A quick post on some recent earthquake news you may or may not have heard about.
This past week it was predicted that the West Coast of the US would be suffering a major earthquake yesterday, of magnitude 9.7 to be exact. As we all know, seismologists are still not in the business of making predictions to the day of when and where earthquakes will occur, only that something might happen at some point in the future. (And even then, one should not feel reassured. The March, 2011 quake off the coast of Japan was a complete shocker!)
But since people want to be as certain as possible about what’s going to happen “tomorrow”, charlatans abound, taking full advantage of those of us who don’t understand the role of science nor how it really works. In this case, as one might guess, the charlatans in question are of the religious kind, full details here (with an update on the earthquake’s failure to materialize).
So since most seismologists have agreed that searching for the holy grail is in vain (and one of vanity at that), scientists now concentrate their efforts more on how to minimize the damage when an earthquake occurs: whether this be in terms of human lives, damage to infrastructure, or overall financial cost.
Case in point: in playing a bit of catch-up (with Japan and Mexico City), California has recently enacted a law to fund an early-warning alert system to the tune of 80 million dollars following a successful test-run of a demonstration system that has been in place for a few years already (CISN). Essentially, the few extra seconds an alert will provide to allow people to “prepare” themselves for the coming S-Wave can and will make all the difference. Details on this new initiative here.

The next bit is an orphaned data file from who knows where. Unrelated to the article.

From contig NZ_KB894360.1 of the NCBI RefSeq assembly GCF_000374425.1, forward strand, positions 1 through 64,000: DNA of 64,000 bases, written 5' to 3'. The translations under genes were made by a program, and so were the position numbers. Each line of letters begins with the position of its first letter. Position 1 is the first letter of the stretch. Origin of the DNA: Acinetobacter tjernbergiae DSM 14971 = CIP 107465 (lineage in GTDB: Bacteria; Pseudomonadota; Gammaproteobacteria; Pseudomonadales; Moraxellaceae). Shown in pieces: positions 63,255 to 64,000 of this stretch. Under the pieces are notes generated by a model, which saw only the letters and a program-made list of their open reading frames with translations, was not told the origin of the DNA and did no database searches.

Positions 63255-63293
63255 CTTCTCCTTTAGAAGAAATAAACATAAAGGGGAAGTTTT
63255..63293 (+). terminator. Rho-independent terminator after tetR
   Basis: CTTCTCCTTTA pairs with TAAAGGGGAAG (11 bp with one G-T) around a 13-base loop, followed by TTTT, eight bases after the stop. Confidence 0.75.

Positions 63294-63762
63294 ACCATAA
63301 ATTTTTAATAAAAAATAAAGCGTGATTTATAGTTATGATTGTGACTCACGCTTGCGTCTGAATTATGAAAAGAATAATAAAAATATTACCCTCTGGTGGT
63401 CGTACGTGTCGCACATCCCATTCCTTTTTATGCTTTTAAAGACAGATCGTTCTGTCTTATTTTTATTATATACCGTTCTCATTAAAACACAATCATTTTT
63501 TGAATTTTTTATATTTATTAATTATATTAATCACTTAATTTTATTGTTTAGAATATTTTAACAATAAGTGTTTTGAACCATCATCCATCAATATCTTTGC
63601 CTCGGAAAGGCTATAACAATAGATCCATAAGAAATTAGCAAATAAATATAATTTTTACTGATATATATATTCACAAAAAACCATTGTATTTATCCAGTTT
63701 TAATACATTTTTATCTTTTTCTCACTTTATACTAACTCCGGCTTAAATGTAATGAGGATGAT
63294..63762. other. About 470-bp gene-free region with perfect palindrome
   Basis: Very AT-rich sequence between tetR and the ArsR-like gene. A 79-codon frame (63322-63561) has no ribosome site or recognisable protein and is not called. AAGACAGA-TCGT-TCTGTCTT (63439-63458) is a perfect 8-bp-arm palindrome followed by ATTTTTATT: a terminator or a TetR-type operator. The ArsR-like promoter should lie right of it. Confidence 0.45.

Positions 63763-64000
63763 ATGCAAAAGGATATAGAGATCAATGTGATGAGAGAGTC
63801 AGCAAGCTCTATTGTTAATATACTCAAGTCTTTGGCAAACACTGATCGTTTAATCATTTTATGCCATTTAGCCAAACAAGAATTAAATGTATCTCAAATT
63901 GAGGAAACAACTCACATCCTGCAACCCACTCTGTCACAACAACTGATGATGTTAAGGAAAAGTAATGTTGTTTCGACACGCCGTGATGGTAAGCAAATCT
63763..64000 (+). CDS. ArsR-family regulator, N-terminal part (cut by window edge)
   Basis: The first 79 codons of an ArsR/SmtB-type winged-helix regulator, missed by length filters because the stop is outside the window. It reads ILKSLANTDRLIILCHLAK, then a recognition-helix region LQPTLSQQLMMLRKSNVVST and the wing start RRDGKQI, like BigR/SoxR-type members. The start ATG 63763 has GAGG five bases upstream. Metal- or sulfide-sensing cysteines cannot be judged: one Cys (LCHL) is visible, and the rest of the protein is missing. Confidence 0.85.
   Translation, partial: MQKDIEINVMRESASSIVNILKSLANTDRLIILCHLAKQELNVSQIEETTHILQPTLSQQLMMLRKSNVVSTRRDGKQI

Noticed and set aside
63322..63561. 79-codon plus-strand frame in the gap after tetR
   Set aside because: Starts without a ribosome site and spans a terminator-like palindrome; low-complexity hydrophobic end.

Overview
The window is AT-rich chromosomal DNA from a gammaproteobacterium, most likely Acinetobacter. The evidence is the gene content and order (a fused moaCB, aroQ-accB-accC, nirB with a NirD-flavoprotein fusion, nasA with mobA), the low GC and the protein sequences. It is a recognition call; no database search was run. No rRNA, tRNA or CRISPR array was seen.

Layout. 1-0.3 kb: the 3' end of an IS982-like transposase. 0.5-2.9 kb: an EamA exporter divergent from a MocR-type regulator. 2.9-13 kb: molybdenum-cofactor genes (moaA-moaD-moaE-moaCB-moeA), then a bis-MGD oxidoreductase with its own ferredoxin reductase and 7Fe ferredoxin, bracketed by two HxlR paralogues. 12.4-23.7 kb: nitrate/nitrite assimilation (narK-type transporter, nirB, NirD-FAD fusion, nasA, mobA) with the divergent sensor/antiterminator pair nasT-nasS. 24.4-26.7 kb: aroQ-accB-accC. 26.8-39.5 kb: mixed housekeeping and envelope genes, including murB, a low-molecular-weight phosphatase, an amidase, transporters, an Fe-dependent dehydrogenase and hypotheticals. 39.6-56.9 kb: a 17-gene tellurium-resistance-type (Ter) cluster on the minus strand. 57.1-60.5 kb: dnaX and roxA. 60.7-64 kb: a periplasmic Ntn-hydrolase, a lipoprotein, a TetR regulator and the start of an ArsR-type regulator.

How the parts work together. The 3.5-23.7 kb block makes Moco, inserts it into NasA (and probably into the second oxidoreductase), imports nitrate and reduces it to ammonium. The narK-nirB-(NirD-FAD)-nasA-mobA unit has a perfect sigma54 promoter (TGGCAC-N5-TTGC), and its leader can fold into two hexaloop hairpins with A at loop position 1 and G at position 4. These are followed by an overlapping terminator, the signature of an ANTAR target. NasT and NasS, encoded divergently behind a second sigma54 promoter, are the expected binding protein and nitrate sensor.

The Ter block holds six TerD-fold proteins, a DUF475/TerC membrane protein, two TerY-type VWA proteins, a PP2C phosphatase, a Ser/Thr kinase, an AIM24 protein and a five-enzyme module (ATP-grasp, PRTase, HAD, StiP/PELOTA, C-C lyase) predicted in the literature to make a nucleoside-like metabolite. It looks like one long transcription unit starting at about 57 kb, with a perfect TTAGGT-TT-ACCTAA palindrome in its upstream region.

And in yet another example of the convergence of science and technology, following from a study done at INGV, scientists are now looking to harness the power provided in combining connectedness, coverage density and technology. Did you know? All those rather smart phones we all have in our pockets have an accelerometer built into them. So when an earthquake occurs, those phones near the epicenter can send the strong-motion signal to a central data collection to be acted upon: sending out additional alerts to those who haven’t felt it yet, as well as being able to pin-point exactly where the most severe shaking occurs, thereby alerting civil defense accordingly to achieve maximum benefit. The article was recently published in the journal BSSA and is nicely summarized here.
While the science of accurate earthquake prediction is, predictably, getting nowhere, the science of risk reduction is quite nicely proceeding apace. So the next time your phone vibrates with a message, imagine it’s an early alert of a massive approaching S-Wave: what would you do to protect yourself at that moment?